Posted in: Civil Procedure

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The Supreme Court dismissed Appellant’s appeal from an order of the circuit court dismissing Appellant’s petition for writ of habeas corpus, rendering moot Appellant’s motion for an extension of time to file his brief-in-chief. In 1995, Appellant pleaded guilty to first-degree murder and was sentenced to life imprisonment. As grounds for his habeas petition, Appellant argued that the writ should issue because he understood at the time of the plea that he would be sentenced to thirty-two years’ imprisonment. The Supreme Court held that Appellant’s petition was an attack on his guilty plea and, therefore, his challenge must be filed pursuant to Ark. R. Crim. P. 37.1. View "Love v. Kelley" on Justia Law

Posted in: Criminal Law

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The Supreme Court dismissed Appellant’s appeal from an order of the circuit court denying his pro se motion for relief from judgment filed pursuant to Ark. R. Civ. P. 60, thus rendering Appellant’s motions connected to the appeal moot. Appellant’s Rule 60 motion sought relief from an order of the circuit court denying his pro se petition for writ of habeas corpus, in which Appellant alleged that the judgment of conviction in his criminal case was illegal on its face. The Supreme Court held that neither Rule 60(b) nor Rule 60(c) are applicable as an avenue for relief from a judgment of conviction or from an order that denies a petition for writ of habeas corpus or other request for postconviction relief. View "Grant v. Kelley" on Justia Law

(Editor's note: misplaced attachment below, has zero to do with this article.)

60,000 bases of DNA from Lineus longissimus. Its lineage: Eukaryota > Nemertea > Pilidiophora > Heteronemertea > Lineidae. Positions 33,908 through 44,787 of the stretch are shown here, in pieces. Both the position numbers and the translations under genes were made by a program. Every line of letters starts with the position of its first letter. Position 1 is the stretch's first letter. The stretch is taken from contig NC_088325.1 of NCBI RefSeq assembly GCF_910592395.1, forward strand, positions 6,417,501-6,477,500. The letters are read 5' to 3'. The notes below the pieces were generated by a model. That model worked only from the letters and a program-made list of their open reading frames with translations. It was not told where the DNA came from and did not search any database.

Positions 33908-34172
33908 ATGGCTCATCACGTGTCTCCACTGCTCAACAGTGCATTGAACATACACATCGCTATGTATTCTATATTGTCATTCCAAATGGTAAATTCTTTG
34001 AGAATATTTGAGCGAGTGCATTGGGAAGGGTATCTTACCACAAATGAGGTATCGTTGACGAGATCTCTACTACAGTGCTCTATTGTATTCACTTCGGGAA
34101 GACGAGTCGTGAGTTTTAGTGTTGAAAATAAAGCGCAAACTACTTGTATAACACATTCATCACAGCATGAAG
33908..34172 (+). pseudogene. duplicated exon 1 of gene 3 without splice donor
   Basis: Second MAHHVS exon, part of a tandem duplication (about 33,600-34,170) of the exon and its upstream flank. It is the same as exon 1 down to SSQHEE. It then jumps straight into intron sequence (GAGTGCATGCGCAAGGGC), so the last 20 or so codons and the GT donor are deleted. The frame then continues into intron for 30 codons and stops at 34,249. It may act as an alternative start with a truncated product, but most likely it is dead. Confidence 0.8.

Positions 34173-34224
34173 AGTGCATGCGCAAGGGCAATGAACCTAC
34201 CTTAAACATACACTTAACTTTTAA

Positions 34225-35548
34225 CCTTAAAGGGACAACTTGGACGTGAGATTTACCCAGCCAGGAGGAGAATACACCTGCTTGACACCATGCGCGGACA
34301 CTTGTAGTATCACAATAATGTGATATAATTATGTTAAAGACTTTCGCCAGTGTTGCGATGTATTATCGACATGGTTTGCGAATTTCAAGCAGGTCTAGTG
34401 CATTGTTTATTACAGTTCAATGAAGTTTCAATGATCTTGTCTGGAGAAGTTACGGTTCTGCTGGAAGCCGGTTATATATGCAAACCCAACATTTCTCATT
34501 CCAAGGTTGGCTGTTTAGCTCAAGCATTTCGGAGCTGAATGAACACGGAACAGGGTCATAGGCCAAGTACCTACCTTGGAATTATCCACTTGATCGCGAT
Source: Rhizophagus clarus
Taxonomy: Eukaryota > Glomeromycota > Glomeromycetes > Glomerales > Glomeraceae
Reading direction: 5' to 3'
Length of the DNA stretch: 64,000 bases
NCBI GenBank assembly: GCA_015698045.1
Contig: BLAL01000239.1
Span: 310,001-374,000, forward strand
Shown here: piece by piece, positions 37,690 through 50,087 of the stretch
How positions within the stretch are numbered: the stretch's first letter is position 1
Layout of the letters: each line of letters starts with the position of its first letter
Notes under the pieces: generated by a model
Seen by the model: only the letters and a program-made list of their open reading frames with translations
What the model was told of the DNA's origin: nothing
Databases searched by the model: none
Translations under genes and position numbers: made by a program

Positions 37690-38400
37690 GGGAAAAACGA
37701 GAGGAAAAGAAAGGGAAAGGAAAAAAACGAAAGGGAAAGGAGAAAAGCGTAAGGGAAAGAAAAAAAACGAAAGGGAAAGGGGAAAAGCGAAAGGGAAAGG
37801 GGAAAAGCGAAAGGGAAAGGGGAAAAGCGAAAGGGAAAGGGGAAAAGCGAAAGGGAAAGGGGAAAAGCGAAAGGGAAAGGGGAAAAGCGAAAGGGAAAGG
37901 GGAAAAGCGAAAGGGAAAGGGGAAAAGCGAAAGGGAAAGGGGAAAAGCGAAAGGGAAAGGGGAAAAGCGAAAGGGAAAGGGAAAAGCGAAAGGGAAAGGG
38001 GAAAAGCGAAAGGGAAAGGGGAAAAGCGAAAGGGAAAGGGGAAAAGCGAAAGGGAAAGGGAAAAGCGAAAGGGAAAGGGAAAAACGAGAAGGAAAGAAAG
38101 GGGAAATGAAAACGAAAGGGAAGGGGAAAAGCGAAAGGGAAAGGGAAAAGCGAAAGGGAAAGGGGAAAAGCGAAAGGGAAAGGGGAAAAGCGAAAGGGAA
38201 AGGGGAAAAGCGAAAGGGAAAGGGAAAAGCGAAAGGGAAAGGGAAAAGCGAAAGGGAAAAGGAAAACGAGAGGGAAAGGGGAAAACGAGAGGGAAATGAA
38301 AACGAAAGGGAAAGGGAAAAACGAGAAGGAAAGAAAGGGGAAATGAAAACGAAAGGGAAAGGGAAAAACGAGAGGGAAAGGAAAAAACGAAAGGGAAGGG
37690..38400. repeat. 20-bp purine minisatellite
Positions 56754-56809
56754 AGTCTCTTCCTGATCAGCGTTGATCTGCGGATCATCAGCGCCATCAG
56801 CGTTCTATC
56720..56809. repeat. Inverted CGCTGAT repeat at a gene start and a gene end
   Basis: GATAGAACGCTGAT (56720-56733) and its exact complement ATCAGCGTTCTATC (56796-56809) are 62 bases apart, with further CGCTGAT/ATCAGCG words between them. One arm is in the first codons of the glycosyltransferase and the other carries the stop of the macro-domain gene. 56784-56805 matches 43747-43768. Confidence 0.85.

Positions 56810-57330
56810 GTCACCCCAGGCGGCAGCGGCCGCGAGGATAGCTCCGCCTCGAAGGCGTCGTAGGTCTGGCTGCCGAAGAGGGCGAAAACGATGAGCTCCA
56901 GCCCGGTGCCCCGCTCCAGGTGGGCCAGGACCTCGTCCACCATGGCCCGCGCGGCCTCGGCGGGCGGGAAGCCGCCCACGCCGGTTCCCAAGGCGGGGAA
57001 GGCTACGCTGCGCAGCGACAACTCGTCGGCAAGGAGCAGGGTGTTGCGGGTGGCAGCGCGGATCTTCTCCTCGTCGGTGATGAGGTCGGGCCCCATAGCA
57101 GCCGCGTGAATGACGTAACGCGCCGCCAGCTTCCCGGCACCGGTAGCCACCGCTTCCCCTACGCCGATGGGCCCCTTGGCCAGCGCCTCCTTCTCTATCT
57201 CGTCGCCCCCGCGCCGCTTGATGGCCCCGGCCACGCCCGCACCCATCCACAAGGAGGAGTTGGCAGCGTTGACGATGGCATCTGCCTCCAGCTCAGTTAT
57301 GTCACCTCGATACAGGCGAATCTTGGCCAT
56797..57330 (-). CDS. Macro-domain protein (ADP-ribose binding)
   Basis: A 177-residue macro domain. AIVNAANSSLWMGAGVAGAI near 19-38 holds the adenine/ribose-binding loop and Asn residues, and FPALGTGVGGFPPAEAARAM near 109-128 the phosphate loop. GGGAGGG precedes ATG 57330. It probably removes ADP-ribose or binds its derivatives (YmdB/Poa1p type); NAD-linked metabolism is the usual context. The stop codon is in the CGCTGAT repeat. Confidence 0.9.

Posted in: Criminal Law

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The Supreme Court dismissed Appellant’s appeal from the trial court’s denial of his motion for a new trial based on newly discovered evidence, holding that it was clear from the record that Appellant could not prevail on appeal, thus rendering moot Appellant’s motion for extension of time to file the appellant’s brief. Appellant was found guilt of rape. Appellant later filed a motion for a new trial alleging that the victim recanted her trial testimony about where the rape had occurred. Appellant filed his motion for new trial based on newly discovered evidence more than six years after entry of his judgment of conviction. The Supreme Court dismissed the appeal, holding that Appellant’s motion for new trial was untimely. View "Riley v. State" on Justia Law

Posted in: Criminal Law

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The Supreme Court affirmed Defendant’s convictions of capital murder, kidnapping, and other crimes, holding that Defendant was not entitled to reversal of his convictions. Specifically, the Court held (1) the evidence was sufficient to support the convictions; (2) the trial court did not err in refusing to suppress three statements challenged by Defendant; (3) as to Defendant’s survey of twenty-six other adverse rulings made by the trial court, several of Defendant’s arguments were moot and others were not sufficiently argued; (4) the trial court’s evidentiary decisions were not erroneous; (5) there was no error in jury selection; and (6) Defendant’s remaining arguments were similarly unavailing. View "Tarver v. State" on Justia Law

Posted in: Criminal Law

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The Supreme Court affirmed Appellant’s conviction of aggravated residential burglary and sentence of life imprisonment, holding that there was no prejudicial error in the proceedings below. Specifically, the Court held that the circuit court (1) did not err in denying Appellant’s motion for directed verdict, (2) did not abuse its discretion in refusing to admit character and reputation evidence of a victim, (3) did not err in admitting text messages from Appellant’s cell phone, and (4) did not prejudicially err in refusing to allow Appellant to impeach the investigating officer with a prior inconsistent statement. View "Hill v. State" on Justia Law

Posted in: Criminal Law